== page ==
"A human being should be able to change a diaper, plan an invasion, butcher a hog, conn a ship, design a building, write a sonnet, balance accounts, build a wall, set a bone, comfort the dying, take orders, give orders, cooperate, act alone, solve equations, analyze a new problem, pitch manure, program a computer, cook a tasty meal, fight efficiently, die gallantly. Specialization is for insects." (Robert A. Heinlein)

Wednesday, 6 July 2011

What would you do with a HP Omnibook XE2?

Sometimes I bring home old computers like other people bring home stranded pets. I've been given from a friend an old HP Omnibook Xe2 laptop. It's a 333 MHz Celeron based computer with 64MB RAM and a 12'' screen. It was a decent hardware configuration … twelve years ago. Of course the first question that came up has been: “Can I run Linux on it?”.

Wary or Lupu?

Speaking of old computers Puppy Linux is probably the most famous solution. Two version are actually available at Puppy's download page: the Ubuntu-Lucid based “Lupu” (V.5.2.5) and the more traditional “Wary” (5.1.2). I downloaded both but, unfortunately, while testing the distributions in live mode from CD Lupu showed some problem locking the system every now and then. I so went for installing Puppy Linux “Wary”.


I started the installation by launching the “Puppy universal installer” application and selecting, among the various options, the installation on the internal disk.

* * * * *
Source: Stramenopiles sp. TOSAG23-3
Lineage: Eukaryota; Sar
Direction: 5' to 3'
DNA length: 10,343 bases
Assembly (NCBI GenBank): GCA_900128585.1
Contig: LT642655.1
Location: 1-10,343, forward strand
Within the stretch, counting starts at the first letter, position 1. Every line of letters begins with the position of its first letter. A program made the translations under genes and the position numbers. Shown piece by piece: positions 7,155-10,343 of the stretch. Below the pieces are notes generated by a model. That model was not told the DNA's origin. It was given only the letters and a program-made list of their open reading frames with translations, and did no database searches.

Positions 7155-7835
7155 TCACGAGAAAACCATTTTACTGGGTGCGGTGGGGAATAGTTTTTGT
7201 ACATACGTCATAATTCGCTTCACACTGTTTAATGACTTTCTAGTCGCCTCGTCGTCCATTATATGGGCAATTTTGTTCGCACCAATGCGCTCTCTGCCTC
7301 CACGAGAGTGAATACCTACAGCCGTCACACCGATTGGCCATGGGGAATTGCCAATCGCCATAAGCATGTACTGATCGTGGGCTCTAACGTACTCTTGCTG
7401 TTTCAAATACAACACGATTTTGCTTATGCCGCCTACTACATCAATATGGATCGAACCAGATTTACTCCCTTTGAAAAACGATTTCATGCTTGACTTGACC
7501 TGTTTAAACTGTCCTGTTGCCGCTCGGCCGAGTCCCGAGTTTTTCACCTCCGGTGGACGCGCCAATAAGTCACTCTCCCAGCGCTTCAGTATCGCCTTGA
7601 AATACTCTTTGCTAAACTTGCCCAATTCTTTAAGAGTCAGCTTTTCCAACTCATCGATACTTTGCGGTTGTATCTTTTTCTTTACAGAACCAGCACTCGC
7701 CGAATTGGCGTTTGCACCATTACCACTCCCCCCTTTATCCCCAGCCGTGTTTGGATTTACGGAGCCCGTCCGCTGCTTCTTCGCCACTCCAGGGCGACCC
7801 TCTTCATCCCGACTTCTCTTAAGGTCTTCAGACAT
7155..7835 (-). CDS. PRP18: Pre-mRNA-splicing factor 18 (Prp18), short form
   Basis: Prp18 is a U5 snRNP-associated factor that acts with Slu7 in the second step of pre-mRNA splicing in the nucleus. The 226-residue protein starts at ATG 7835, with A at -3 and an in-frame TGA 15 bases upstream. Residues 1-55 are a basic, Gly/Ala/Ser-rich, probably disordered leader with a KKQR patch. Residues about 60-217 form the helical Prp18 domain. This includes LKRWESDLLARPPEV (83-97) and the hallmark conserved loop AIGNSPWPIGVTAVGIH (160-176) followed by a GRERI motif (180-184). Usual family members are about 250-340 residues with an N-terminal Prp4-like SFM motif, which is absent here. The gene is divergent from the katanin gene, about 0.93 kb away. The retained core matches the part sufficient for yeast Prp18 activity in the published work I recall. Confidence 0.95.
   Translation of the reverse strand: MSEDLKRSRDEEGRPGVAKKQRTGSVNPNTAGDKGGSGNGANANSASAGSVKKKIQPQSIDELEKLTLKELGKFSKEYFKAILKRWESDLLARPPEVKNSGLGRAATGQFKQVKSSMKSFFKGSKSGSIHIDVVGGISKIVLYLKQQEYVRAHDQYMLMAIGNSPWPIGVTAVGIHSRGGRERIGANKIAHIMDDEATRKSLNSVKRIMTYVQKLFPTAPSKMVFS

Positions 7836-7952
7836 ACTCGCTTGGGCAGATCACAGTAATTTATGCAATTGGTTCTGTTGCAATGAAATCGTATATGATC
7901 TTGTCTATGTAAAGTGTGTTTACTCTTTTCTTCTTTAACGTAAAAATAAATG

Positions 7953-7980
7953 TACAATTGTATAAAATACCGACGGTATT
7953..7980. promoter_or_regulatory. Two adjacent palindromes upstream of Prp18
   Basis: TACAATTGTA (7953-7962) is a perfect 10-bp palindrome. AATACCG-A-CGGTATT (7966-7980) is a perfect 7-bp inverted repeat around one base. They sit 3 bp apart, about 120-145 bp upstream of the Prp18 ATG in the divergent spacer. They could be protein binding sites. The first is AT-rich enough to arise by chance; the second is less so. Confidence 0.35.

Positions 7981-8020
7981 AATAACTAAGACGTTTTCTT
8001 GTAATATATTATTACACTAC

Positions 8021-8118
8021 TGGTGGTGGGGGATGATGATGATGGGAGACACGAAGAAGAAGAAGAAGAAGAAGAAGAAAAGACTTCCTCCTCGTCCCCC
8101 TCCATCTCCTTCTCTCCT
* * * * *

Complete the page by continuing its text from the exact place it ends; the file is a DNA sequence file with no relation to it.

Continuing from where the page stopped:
I've then been asked what to do with the selected disk
I first selected the filesystem partition button which opened the familiar GParted tool, here I prepared a bigger ext3 partition and a smaller one as swap.
I've been then asked how to proceed in the installation and I selected the “Full” installation option.
After some file-copying activity, not very long since Puppy has an extremely small footprint, I've finally informed that Puppy was properly installed.
Puppy universal installer doesn't automatically install GRUB to make your disk bootable so I had to launch the “GRUB Installer” tool.
I selected the “simple” automatic GRUB installation option, selected to use the standard console based boot screen and confirmed what partition to install it
I then instructed GRUB installer to install on disk master boot record.
and, at last, I could reboot the computer and have my Puppy Wary 5 installation running.

Now what?

I proved that I can install Linux on a such old machine, Puppy runs fine enough on the Omnibook, considered the hardware limitations, now the question is “What could I do with it?”.
The computer is wonderfully silent and it could be, for example, a great TorrentFlux server if it wasn't for the small disk space. It could be also transformed in a nice console for playing old games and … what else?
So, please, let me know what would you do with this old HP Omnibook XE2?

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